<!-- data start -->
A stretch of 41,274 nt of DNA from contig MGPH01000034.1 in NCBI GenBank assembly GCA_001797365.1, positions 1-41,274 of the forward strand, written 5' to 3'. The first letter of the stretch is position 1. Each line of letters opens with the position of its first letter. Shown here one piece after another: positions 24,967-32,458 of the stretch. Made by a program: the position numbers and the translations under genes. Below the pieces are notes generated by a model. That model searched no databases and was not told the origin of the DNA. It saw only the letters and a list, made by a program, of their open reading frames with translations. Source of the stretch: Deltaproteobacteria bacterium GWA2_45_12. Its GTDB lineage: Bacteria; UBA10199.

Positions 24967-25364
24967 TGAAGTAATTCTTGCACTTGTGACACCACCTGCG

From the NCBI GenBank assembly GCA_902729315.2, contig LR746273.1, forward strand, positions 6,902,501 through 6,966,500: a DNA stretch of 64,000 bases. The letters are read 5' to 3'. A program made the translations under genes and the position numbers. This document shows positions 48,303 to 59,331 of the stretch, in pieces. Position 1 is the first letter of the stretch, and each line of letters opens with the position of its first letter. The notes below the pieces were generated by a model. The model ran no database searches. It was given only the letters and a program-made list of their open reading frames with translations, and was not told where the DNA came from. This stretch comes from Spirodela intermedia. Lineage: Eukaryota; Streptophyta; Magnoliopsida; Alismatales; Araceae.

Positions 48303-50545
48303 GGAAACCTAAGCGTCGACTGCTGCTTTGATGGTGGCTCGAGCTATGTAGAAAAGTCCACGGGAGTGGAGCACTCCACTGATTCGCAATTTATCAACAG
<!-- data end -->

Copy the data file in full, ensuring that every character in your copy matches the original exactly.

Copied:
A stretch of 41,274 nt of DNA from contig MGPH01000034.1 in NCBI GenBank assembly GCA_001797365.1, positions 1-41,274 of the forward strand, written 5' to 3'. The first letter of the stretch is position 1. Each line of letters opens with the position of its first letter. Shown here one piece after another: positions 24,967-32,458 of the stretch. Made by a program: the position numbers and the translations under genes. Below the pieces are notes generated by a model. That model searched no databases and was not told the origin of the DNA. It saw only the letters and a list, made by a program, of their open reading frames with translations. Source of the stretch: Deltaproteobacteria bacterium GWA2_45_12. Its GTDB lineage: Bacteria; UBA10199.

Positions 24967-25364
24967 TGAAGTAATTCTTGCACTTGTGACACCACCTGCG

From the NCBI GenBank assembly GCA_902729315.2, contig LR746273.1, forward strand, positions 6,902,501 through 6,966,500: a DNA stretch of 64,000 bases. The letters are read 5' to 3'. A program made the translations under genes and the position numbers. This document shows positions 48,303 to 59,331 of the stretch, in pieces. Position 1 is the first letter of the stretch, and each line of letters opens with the position of its first letter. The notes below the pieces were generated by a model. The model ran no database searches. It was given only the letters and a program-made list of their open reading frames with translations, and was not told where the DNA came from. This stretch comes from Spirodela intermedia. Lineage: Eukaryota; Streptophyta; Magnoliopsida; Alismatales; Araceae.

Positions 48303-50545
48303 GGAAACCTAAGCGTCGACTGCTGCTTTGATGGTGGCTCGAGCTATGTAGAAAAGTCCACGGGAGTGGAGCACTCCACTGATTCGCAATTTATCAACAG